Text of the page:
Vol. 27 No. 1 (2021)

A Note on Hallucinatory Film

Published June 1, 2021
Mark Harris
University of Cincinnati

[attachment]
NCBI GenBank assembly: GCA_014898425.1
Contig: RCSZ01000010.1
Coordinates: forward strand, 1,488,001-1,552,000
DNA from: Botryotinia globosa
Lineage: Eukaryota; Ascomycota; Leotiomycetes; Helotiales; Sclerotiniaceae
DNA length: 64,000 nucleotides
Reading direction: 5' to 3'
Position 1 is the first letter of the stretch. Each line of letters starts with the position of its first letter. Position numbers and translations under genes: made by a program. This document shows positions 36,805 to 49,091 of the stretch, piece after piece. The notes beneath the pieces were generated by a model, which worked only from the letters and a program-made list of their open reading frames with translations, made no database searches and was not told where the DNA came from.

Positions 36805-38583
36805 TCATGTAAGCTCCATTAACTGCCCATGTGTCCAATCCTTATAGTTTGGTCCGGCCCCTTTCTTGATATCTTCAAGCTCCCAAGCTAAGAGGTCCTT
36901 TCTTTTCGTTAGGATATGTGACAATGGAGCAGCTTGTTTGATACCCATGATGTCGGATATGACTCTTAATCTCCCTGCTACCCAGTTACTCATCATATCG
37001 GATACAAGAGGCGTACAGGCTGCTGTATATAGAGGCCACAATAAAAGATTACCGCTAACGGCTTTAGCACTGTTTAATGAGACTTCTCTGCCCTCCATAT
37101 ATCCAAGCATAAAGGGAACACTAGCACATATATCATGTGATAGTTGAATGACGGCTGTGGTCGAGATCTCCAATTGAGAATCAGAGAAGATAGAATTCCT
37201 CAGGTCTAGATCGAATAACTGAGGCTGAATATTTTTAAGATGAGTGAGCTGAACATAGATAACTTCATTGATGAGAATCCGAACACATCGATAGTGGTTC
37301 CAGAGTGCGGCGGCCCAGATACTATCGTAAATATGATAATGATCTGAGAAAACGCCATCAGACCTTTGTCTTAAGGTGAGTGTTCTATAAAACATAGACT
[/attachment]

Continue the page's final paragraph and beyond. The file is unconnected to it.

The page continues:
Comparisons between hallucinatory films of the 1960s and 2000s show a conversion of the earlier utopian signifiers from benign fields of intoxicating color that celebrate and induce psychic bliss, into high-definition alarm bells for a world imploding from accelerated hyperconsumption. Paranoid, conspiracy-driven 70s commercial cinema, which appropriates editing techniques from earlier experimental films, marks a threshold of disenchantment. The entropic model of 60s hallucinatory works by Stan Brakhage, Carolee Schneemann, and others, where film material and abstract imagery are modified analagous to the intensification of bodily pleasures, is digitally exacerbated in high-definition videos of Heather Phillipson, Ed Atkins, and Benedict Drew as if collapsing under environmental and psychic degradation. This later work maximizes hallucinatory HD properties through relentlessly overlaying imagery of interpenetrating, deflating, and exploding bodies that are avatars of overindulgence, the nightmarish uncanny descendants of 60s utopian intoxications. (MH)